This book explores the limits of the idea of 'neo-colonialism' - the idea that in the period immediately after independence Malaya/Malaysia enjoyed only a 'pseudo-independence', largely because of the entrenched and dominant position of British business interests allied to indigenous elites. The author argues that, although British business did indeed have a strong position in Malaysia in this period, Malaysian politicians and administrators were able to utilise British business, which was relatively weak vis-a-vis the Malaysian state, for their own ends, at the same time as indigenous businesses and foreign, non-British competitors were gathering strength. In addition, despite the commitment of both Conservative and Labour governments in the UK to preserving British influence worldwide through the Commonwealth relationship, British firms in Malaysia received only limited support from the British post-imperial state.
Table of Contents
Preface Abbreviations and Acronyms Introduction: Dependence, Interdependence and Disengagement in the Malaysian Context; 'Neo-colonialism' Re-visited; The Survival and Revival of British Business in Post-Colonial Malaysia; British Business and the British State: the Pursuit of 'Informal Empire'; 'Disengagement' Chapter 1. The Making and Unmaking of 'Greater Malaysia' A Neo-Colonialist Plot?; The Lure of 'Greater Malaysia'; Official Policy and 'Greater Malaysia'; Frustrations with 'Greater Malaysia'; Conclusion Chapter 2. Political Business: Politics and Economic Nationalism in the Post-Colonial State Bolstering the Alliance; Eternal Pessimism; Building the National Economy; The Beginnings of 'Crony Capitalism'; Frustration with Federation; Conclusion Chapter 3. The Years of Living Dangerously: Instability and Insecurity in the Post-Colonial State Lawlessness and the End of the Emergency; Konfrontasi; The Military Withdrawal from 'East of Suez'; Inter-Communal Violence; Conclusion Chapter 4. Looking After the Old Staples: Rubber and Tin in the Post-Colonial Era The Ongoing Reigns of Raja; Rubber and Tengku Tin; 'What Goes Up Must Come Down': Rubber and the Global Economy; Research, Replanting and Marketing: Rubber Development in Malaysia; The Limits of Commodity Agreements: Tin and the Global Economy; Land Alienation and Taxation: Tin Development in Malaysia; Conclusion Chapter 5. Oil Palms and Factories: Diversifying the Post-Colonial Economy British Prominence, British Dominance?; Palm Oil; Industrialising Malaysia; Conclusion Glossary Select Who's Who Bibliography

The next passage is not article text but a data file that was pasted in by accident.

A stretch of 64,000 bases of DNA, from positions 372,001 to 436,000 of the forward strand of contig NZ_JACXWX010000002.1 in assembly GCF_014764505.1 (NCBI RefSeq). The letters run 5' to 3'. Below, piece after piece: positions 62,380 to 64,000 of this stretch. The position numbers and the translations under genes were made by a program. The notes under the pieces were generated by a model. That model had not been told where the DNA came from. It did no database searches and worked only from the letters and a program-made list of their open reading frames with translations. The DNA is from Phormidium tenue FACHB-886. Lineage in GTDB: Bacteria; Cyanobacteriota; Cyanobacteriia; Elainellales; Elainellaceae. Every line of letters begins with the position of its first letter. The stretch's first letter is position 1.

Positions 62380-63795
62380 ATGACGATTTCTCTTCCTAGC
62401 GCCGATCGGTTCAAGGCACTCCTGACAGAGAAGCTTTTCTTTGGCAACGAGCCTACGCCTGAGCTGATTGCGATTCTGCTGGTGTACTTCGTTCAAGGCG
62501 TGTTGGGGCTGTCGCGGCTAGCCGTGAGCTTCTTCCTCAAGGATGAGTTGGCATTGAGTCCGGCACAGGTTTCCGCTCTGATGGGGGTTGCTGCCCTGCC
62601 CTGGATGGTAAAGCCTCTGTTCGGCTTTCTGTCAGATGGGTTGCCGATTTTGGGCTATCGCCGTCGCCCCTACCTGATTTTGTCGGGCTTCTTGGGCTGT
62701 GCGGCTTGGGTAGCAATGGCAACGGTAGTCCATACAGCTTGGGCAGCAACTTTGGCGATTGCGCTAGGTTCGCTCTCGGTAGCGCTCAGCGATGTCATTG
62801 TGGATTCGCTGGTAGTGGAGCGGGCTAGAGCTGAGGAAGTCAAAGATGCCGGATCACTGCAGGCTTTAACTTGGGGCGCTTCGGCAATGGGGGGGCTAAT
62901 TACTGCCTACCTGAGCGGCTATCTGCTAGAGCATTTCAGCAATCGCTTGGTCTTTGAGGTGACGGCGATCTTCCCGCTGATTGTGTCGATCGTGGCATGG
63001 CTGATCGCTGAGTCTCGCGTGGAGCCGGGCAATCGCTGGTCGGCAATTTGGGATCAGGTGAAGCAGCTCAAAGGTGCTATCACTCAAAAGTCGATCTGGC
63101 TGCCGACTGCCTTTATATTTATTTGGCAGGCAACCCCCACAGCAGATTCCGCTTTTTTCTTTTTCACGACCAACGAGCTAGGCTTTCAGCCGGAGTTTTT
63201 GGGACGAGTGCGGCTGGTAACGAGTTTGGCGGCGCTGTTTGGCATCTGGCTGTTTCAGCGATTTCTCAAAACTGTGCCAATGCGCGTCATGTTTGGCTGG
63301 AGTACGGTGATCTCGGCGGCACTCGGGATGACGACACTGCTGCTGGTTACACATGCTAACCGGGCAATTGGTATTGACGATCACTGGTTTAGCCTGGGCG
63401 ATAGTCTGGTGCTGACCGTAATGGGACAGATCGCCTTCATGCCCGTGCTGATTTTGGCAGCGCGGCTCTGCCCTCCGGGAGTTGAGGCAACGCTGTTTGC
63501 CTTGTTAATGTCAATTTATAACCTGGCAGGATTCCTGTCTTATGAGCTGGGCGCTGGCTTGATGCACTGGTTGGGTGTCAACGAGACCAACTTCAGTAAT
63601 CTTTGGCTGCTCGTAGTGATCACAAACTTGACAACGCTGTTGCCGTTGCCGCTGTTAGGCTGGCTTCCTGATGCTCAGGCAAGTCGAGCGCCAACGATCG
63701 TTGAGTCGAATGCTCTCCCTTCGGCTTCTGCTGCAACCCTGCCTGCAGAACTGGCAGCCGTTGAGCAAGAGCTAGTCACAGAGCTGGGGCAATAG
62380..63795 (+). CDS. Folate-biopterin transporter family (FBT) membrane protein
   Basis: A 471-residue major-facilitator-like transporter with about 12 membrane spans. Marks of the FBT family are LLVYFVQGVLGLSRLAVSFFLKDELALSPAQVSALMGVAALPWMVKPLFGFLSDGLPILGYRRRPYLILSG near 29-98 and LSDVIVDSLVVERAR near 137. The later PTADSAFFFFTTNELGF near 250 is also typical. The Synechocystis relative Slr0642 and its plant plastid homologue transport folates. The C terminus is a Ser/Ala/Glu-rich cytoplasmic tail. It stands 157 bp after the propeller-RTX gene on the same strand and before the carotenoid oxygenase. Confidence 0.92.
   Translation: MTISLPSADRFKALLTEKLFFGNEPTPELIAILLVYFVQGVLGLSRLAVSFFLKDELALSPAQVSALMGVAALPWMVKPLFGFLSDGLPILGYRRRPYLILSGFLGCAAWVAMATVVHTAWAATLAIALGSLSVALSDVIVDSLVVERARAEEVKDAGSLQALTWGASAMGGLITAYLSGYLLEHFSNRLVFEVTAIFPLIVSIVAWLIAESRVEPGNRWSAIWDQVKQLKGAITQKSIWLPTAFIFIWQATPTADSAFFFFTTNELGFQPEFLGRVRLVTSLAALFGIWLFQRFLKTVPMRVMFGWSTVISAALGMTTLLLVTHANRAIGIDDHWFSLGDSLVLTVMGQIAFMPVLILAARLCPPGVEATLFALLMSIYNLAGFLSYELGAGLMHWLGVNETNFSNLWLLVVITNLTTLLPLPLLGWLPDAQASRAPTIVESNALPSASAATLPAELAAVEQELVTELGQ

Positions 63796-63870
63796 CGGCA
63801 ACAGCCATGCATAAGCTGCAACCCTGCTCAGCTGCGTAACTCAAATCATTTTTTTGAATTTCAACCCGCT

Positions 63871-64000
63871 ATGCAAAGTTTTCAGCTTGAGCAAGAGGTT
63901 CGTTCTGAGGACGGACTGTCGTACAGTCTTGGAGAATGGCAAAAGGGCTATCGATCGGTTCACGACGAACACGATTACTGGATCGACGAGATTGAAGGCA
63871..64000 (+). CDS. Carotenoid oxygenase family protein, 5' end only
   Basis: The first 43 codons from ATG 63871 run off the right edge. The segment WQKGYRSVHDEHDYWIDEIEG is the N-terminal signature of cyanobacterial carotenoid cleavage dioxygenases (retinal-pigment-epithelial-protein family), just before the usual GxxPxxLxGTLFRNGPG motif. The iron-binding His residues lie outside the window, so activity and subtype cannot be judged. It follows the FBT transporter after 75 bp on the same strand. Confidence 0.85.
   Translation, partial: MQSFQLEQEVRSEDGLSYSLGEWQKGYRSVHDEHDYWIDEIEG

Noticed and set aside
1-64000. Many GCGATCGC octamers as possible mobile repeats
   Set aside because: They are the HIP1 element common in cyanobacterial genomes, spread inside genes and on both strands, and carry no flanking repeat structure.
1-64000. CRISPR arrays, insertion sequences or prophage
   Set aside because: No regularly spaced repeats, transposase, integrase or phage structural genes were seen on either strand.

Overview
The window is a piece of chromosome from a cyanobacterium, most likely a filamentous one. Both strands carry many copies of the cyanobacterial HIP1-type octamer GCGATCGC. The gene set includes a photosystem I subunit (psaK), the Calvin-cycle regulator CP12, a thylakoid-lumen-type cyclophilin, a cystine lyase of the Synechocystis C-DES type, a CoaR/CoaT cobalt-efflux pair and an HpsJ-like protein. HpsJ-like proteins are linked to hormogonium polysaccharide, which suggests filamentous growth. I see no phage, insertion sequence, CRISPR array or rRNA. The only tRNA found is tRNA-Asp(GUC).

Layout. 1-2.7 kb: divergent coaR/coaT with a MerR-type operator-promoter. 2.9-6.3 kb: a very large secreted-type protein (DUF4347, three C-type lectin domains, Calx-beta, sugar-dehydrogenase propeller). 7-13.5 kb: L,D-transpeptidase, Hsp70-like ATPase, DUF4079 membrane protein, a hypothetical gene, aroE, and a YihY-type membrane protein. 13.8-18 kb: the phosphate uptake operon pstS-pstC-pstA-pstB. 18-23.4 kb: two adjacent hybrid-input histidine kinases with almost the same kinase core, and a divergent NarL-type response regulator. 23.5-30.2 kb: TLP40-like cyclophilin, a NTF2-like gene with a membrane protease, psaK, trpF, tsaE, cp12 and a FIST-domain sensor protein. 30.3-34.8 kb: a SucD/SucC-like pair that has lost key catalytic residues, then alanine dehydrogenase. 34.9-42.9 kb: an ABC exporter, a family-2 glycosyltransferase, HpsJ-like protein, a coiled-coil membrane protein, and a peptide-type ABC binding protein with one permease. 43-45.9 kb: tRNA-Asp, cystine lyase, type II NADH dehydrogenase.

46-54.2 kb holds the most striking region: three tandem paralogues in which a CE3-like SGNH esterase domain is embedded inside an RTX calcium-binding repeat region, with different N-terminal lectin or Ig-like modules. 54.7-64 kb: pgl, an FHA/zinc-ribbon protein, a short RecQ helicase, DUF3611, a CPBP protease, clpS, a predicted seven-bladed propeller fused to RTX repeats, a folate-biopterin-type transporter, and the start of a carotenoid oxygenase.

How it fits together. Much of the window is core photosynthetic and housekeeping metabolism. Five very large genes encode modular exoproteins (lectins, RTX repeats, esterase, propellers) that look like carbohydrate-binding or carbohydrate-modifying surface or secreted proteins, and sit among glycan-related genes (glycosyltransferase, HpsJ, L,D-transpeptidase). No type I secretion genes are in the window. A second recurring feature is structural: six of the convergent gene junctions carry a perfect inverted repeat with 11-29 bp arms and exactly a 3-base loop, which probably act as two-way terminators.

Nicholas J. White is Senior Lecturer in Economic and Social History at Liverpool John Moores University where he specialises in British imperialism and decolonisation and the recent history of Southeast Asia.
'White's excellent work will enliven the long-standing debate on Malaysia's "neo-colonist" state and underscore the origins of crony capitalism in Malaysia, an arrangement that continues to prevail and to undermine economic systems worldwide.' - Business History Review